Harper Lee did a really nice job with the ending. On Page 279, Scout recaps everything that happened over the past few years, but from Arthur Radley’s perspective.
“It was fall, and his children fought on the sidewalk in front of Mrs. Dubose’s. The boy helped his sister to her feet and they made their way home. Fall, and his children trotted to and fro around the corner, the day’s woes and triumphs on their faces. They stopped at an oak tree, delighted, puzzled, and apprehensive. “
“Atticus was right. One time he said you never really know a man until you stand in his shoes and walk around in them. Just standing on the Radley porch was enough.”
The book often contrasted Jem’s newfound “maturity” with Scout’s naivety, but this quote demonstrates how much Scout has grown through the book. Before, Jem had to explain to her why she couldn’t brag about Atticus’s shooting abilities at school. But, later, she is able to understand that Boo Radley killed Mr. Ewell, and that they must conceal that with the lie that Mr. Ewell killed himself. Scout is able to put herself in Arthur Radley’s shoes, and understand his perspective, from the secret life she’s always been curious about.
I also found it interesting how, on page 278, Scout mentions, after walking Boo back to his house, “I never saw him again.” I would think that this might be the beginning of Boo’s return to society, but I suppose that might be against his brother’s wishes – and, as Jem noted, he wanted to stay inside, only coming out when his children needed him.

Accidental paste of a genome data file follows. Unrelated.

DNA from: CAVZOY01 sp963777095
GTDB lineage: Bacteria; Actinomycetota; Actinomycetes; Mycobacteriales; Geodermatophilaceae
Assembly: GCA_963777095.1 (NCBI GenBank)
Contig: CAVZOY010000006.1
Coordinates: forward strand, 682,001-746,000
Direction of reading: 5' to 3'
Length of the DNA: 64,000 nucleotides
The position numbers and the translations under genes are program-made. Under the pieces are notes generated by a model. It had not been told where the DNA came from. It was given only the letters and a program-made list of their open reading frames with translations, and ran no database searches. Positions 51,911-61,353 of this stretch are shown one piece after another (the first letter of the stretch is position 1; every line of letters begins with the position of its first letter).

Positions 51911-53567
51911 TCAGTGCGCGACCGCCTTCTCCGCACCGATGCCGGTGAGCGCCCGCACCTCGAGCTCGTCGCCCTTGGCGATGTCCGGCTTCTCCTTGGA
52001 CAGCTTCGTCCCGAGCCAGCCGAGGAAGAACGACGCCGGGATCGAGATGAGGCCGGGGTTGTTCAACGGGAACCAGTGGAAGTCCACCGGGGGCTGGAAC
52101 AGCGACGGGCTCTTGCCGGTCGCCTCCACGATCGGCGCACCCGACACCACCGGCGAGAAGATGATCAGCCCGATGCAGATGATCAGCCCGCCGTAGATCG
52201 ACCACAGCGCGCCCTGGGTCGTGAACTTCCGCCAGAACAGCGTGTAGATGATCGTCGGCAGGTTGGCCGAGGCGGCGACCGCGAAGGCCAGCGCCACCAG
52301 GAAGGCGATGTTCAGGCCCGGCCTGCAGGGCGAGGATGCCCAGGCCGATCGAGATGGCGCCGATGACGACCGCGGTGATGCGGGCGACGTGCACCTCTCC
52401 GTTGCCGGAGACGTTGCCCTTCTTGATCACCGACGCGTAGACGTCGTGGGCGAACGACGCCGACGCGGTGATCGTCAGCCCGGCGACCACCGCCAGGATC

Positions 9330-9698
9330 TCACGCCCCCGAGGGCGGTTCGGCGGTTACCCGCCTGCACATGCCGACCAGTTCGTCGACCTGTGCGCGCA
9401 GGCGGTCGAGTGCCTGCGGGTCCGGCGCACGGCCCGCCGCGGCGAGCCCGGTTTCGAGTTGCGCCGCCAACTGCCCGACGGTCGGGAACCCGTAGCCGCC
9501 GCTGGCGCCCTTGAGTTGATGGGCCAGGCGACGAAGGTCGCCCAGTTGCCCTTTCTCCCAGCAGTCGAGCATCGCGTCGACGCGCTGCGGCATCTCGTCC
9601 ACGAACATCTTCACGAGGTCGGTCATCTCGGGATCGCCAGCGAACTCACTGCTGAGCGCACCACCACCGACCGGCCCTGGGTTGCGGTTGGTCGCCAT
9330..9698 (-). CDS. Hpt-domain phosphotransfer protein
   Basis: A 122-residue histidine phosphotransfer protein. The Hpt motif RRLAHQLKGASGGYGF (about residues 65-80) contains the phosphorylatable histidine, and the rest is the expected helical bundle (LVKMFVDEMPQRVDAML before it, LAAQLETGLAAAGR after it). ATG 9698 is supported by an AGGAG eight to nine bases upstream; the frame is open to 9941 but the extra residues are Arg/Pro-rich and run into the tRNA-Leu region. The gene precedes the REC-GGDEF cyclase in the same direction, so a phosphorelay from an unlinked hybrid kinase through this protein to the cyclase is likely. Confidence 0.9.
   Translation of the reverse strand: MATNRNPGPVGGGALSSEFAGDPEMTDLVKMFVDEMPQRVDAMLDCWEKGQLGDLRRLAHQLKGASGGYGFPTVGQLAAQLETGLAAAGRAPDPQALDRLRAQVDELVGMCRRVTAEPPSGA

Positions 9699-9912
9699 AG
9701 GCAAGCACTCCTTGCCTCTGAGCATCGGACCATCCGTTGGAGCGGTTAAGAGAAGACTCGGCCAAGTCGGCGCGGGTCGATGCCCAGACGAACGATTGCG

Through the several years, Jem evolved – from a child, to a teen, and finally to a young adult. His core characteristics have been bravery and moral righteousness, though the latter sometimes came across as arrogance, especially in his interactions with Scout, in which Jem often tells her what she should do. However, near the end of the book, Scout notes that, “Jem was becoming almost as good as Atticus at making you feel right when things go wrong “ (pg 259). This shows that he is gradually moving away from that arrogance, and is getting better at empathizing with people.